An Interview with Assoc. Prof. Carlo Santulli
Recent Progress in Materials Editorial Office
LIDSEN Publishing Inc., 2000 Auburn Drive, One Chagrin Highlands, Suite 200, Beachwood, OH, USA
Received: February 26, 2023 | Accepted: February 26, 2023 | Published: February 27, 2023
Recent Progress in Materials 2023, Volume 5, Issue 1, doi:10.21926/rpm.2301010
Recommended citation: Recent Progress in Materials Editorial Office. An Interview with Assoc. Prof. Carlo Santulli. Recent Progress in Materials 2023; 5(1): 010; doi:10.21926/rpm.2301010.
© 2023 by the authors. This is an open access article distributed under the conditions of the Creative Commons by Attribution License, which permits unrestricted use, distribution, and reproduction in any medium or format, provided the original work is correctly cited.
1. Could You Please Introduce Yourself Shortly and Your Research Field?
Assoc. Prof. Carlo Santulli
My research field is mainly concerned with composite materials and more recently about sustainability and the introduction of waste into materials to make them more environmentally friendly and in a sense to allow for upcycling of this refuse, so to be able to exploit to the fullest its possibilities and in another sense reducing the production of waste, which would result in a lower environmental impact.
2. What Made You Interested in Your Research Field in the First Place?
I have always been fascinated by the production of materials and how they can be assembled to last and perform according to requirements from the application. This is deeply rooted into human history, and the developments I have experimented over the last decades have positively surprised me. I would have never thought really that materials became so central in achieving a higher and more sustainable standard of life.
3. Could You Please Briefly Share Your Career Story with Us? And What Impressed You Most in Your Research Life?
I am based in Italy now, my home country, and from 2012 at Università di Camerino, a small and friendly university in Central Italy. I had travelled quite a lot for my work, and had a long experience particularly in the United Kingdom, where I also got my PhD at Liverpool University. What impressed me most was the ability to keep me under proof and updated with different challenges. Every day I learn new things, and I realise research on materials goes forward, which fascinates me again and again.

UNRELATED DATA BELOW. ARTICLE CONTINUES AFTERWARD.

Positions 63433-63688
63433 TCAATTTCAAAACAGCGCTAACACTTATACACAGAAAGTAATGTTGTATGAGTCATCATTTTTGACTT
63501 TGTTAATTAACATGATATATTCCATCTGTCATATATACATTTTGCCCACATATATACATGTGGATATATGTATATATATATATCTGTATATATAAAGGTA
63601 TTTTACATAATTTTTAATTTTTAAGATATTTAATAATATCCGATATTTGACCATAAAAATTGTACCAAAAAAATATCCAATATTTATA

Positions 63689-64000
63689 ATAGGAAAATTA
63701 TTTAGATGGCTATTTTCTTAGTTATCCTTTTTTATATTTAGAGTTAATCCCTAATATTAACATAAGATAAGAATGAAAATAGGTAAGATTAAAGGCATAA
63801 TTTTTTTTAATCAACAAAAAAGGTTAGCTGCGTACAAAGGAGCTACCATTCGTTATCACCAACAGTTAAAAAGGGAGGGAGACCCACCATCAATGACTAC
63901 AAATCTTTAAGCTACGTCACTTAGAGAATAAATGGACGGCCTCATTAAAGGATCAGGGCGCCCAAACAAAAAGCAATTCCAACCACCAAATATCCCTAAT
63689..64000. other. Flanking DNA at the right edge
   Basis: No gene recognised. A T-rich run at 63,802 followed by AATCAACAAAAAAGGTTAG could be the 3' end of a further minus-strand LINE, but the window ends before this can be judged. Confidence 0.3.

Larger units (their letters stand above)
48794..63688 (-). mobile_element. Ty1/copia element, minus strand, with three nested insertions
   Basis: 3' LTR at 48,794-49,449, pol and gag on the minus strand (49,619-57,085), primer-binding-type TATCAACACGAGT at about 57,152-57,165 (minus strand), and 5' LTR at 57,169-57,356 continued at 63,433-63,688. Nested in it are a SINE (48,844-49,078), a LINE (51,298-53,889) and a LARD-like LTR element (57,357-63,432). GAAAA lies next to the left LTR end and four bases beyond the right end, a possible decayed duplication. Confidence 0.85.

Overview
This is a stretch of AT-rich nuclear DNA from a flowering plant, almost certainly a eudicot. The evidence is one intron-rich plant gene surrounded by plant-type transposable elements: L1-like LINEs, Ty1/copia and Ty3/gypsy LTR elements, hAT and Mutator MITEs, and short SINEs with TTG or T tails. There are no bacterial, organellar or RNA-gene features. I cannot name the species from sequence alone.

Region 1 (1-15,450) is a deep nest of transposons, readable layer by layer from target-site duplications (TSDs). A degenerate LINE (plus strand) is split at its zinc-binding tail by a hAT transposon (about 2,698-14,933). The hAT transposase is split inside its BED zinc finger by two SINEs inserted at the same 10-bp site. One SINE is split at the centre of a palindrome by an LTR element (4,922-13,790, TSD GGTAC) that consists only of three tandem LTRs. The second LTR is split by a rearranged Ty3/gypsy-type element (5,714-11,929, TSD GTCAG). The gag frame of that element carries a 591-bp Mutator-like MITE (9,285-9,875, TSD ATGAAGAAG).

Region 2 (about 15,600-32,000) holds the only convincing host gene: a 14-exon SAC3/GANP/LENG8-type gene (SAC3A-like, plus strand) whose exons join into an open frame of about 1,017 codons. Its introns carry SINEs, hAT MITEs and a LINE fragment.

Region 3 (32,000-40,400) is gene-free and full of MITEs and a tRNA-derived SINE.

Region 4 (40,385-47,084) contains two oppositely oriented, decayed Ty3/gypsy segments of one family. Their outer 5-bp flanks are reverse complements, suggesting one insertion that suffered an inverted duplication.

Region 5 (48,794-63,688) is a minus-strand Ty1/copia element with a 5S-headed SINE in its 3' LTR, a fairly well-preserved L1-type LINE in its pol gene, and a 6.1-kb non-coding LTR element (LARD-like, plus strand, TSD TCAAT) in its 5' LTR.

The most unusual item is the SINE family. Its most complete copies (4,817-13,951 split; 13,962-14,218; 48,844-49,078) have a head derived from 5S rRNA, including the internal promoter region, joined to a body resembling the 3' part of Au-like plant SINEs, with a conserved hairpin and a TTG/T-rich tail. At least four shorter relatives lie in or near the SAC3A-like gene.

4. In Your Opinion, What May Be the Hot Topics of Your Research Field in the Coming Years?
We produce large amounts of waste, which we often recycle only very partially and with small potential. This will be hot topics, how can we do better with materials from end-of-life products, since many elements and raw materials are very rapidly running out and resources are being exhausted.
5. What Valuable Suggestions Would You Like to Share with Young Scholars Regarding How to Be a Professional Researcher?
This is a tricky one: I can just say never stop being curious and always expect some novelty to come round the corner. Not everyone is going to make lots of money out of it, but on the other side you are going to have fun is what to do, which is what is ultimately important to me.
6. What Attracts You to Join the Editorial Board of Recent Progress in Materials?
It’s always a challenge and an opportunity to keep track of new journals growing and making their way in this so competitive field of research. And I am happy to help in the process as much as I can.
7. What Are the Recent Research Trends that You, as a Scholar, Would Suggest Recent Progress in Materials to Observe and to Follow?
I have been more and more involved in practical waste management, recycling and upcycling into new materials. I think this won’t stop over the next period of time, since this helps zero waste policies that are gradually set up and developed.
8. What Do You Think of the Future of Recent Progress in Materials, an Open-Access Journal?
Open access means larger visibility, more public and is also an ethically correct point to keep. On the other side, one need not to compromise on quality of peer review and in general of research presentation, but I think you are on the right track in this sense.